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Communities will have access to funds to identify and mitigate flood risks under bill signed by Gov. Evers

Old 8 Road near Rhinelander is blocked off due to high water levels on the Pelican River.
Katie Thoresen
Old 8 Road near Rhinelander was blocked off due to high water levels on the Pelican River in 2023.

When researchers assess the risk climate change poses to Wisconsin, heavy rainstorms and flooding usually top the list.

Over the last half century, average annual precipitation in most of the Midwest has increased by 5 to 10 percent. Rainfall during the four wettest days of the year has increased about 35 percent, according to the EPA.

Precipitation is expected to increase as the planet continues to warm.

A new bi-partisan bill signed by Governor Tony Evers last week creates new grant programs for communities to assess their flood risks and improve resiliency.

The grants will be administered by Wisconsin Emergency Management. It will allow grants of up to $300,000 per assessment grant and $250,000 per implementation grant to local and Tribal governments, nonprofit organizations, or private consulting organizations on behalf of local governments.

Ron Grasshoff calls it encouraging. He’s a DNR retiree and volunteer with Wisconsin’s Green Fire for the conservation group’s wetlands and waterways work group, among others.

He says things like climate change, building infrastructure over the years, and legacy land uses like agriculture and logging can all increase the risk for flooding.

One part of the new program that caught his attention was the focus on natural flood management.

“That is really critical to deal with, I would say, legacy erosion, and problems with stream channel and stream channel loss of connectivity over the years from difficult different types of land uses. So I think it's a really good start,” said Grasshoff.

Grasshoff gave examples of what natural flood management might look like.

They include road stream crossings that simulate natural flows and reconnect streams to their floodplains, restoring wetlands in floodplains, and farming practices that improve soil health and promote continuous land cover.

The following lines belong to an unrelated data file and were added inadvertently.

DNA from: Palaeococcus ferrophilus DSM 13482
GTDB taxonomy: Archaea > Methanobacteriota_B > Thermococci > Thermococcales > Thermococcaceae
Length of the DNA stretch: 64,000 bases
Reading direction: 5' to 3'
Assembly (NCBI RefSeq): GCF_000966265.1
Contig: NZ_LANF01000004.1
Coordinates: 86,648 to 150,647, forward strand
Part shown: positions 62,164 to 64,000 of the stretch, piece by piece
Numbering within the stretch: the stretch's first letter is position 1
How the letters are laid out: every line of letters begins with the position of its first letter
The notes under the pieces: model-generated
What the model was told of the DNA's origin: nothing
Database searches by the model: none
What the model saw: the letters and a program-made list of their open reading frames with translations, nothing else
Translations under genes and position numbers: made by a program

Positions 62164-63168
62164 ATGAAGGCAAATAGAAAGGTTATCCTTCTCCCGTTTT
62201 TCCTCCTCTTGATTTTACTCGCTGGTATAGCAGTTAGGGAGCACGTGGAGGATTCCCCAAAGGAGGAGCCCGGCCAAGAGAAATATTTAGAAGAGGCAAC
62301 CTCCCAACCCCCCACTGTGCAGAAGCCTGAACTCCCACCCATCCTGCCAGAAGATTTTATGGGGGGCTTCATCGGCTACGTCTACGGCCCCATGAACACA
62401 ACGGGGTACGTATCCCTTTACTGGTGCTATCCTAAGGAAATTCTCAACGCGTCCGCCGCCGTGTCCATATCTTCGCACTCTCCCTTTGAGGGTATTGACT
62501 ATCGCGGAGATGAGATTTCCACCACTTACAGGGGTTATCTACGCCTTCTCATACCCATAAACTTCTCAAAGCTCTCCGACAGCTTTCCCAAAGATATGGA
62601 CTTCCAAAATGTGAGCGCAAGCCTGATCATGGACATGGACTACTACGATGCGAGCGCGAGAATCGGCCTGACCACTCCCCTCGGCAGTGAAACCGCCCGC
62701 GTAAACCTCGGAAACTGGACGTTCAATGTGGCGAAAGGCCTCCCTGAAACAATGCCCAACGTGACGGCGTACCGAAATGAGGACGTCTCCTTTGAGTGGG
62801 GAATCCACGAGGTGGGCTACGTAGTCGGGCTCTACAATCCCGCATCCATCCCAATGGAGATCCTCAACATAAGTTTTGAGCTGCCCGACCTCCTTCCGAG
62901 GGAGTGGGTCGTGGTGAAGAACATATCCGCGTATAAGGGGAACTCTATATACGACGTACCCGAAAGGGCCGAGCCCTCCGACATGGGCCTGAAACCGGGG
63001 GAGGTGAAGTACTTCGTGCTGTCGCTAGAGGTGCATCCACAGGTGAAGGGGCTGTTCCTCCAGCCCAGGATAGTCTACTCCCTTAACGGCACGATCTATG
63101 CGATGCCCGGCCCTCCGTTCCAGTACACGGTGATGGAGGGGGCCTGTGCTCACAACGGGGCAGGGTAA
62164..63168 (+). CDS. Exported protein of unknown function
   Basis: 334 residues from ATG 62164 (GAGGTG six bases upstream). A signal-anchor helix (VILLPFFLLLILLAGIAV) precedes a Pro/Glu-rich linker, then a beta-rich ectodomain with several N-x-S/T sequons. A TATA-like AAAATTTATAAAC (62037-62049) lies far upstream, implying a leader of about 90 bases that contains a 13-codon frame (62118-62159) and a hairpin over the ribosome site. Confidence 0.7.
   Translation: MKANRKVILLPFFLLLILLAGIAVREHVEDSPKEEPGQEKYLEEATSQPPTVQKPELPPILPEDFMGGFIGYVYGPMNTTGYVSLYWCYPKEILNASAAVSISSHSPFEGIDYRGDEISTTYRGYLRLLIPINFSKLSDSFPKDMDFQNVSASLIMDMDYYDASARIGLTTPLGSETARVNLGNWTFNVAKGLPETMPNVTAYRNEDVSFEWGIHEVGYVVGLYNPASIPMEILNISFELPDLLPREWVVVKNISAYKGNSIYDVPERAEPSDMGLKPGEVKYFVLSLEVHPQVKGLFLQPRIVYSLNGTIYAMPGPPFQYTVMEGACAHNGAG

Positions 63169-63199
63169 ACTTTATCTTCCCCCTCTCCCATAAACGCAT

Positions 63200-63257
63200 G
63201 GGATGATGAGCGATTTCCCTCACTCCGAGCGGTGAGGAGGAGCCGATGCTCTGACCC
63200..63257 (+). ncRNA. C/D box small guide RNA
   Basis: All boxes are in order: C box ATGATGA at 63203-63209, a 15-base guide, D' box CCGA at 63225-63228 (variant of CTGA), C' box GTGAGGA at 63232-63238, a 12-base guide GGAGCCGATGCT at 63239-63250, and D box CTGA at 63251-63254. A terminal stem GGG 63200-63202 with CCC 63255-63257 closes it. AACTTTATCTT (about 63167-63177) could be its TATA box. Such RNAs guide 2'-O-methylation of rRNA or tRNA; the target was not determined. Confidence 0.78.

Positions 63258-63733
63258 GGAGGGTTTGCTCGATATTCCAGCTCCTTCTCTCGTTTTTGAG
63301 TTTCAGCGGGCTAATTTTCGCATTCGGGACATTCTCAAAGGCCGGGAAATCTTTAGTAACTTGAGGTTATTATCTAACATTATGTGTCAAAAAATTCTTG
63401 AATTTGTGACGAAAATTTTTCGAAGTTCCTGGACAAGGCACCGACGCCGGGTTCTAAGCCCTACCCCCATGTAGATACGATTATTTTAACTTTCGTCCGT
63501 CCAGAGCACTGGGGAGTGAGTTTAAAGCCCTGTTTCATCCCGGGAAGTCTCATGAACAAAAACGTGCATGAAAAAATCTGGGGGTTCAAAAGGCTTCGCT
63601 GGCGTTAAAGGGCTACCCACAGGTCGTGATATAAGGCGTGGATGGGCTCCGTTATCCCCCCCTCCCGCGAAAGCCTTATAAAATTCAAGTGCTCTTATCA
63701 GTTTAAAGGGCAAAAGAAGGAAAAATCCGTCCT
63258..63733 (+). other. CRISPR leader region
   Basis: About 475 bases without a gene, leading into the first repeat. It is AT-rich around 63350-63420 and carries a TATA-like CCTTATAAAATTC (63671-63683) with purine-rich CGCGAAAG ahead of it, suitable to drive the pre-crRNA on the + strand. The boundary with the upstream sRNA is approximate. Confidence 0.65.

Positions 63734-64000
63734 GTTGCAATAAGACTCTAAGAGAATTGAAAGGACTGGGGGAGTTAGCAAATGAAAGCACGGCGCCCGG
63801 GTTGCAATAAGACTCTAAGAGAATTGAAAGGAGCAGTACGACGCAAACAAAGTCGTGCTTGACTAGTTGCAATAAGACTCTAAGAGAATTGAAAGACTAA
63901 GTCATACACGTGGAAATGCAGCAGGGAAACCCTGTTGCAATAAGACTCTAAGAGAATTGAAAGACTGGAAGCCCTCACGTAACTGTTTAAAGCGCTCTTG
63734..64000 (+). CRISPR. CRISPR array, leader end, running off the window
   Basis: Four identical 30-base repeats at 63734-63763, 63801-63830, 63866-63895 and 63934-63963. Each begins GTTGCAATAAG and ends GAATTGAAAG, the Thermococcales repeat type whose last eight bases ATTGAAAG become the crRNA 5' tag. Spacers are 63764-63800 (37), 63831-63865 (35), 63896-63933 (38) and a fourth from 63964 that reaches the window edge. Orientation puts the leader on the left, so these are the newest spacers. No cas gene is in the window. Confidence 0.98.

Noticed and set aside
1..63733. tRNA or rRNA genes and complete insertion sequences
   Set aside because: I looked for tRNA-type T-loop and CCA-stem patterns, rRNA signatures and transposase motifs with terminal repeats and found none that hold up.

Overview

"It's reconnecting and enhancing wetland systems in general. Especially in, what we would refer to as our riparian corridors, has numerous effects. Not only to biodiversity, to the natural environment, but also to the built environment," said Grasshoff.

He says it will take time, can be very costly, will need to be maintained, but believes these changes will have lasting effects.

Ben Meyer/WXPR

Wetland advocates have been praising the new law for its benefits to both communities and the environment.

“Wetlands in general, whether they be isolated or whether they can be connected with our wetlands and waterways, they have a number of functional values in terms of water quality, fish and wildlife habitat, natural scenic beauty, groundwater function,” said Grasshoff. “Those are all important functions that wetlands provide in the natural environment, and, in reducing the risks from floods to the human environment, these kinds of restorative measures are going to have values, overall, to the quality of the natural environment.”

In the last 10 years, Wisconsin reported roughly $365 million in property damage from flooding.

In northern Wisconsin, one of the most damaging floods in the last decade was the July 2016 storm that brought eight to 10 inches of rain in roughly eight hours.

It wiped out culverts, roads, and Saxon Harbor in the Bad River Reservation and Ashland, Bayfield, Sawyer, and Iron Counties region.

Katie Thoresen is WXPR's News Director/Vice President.
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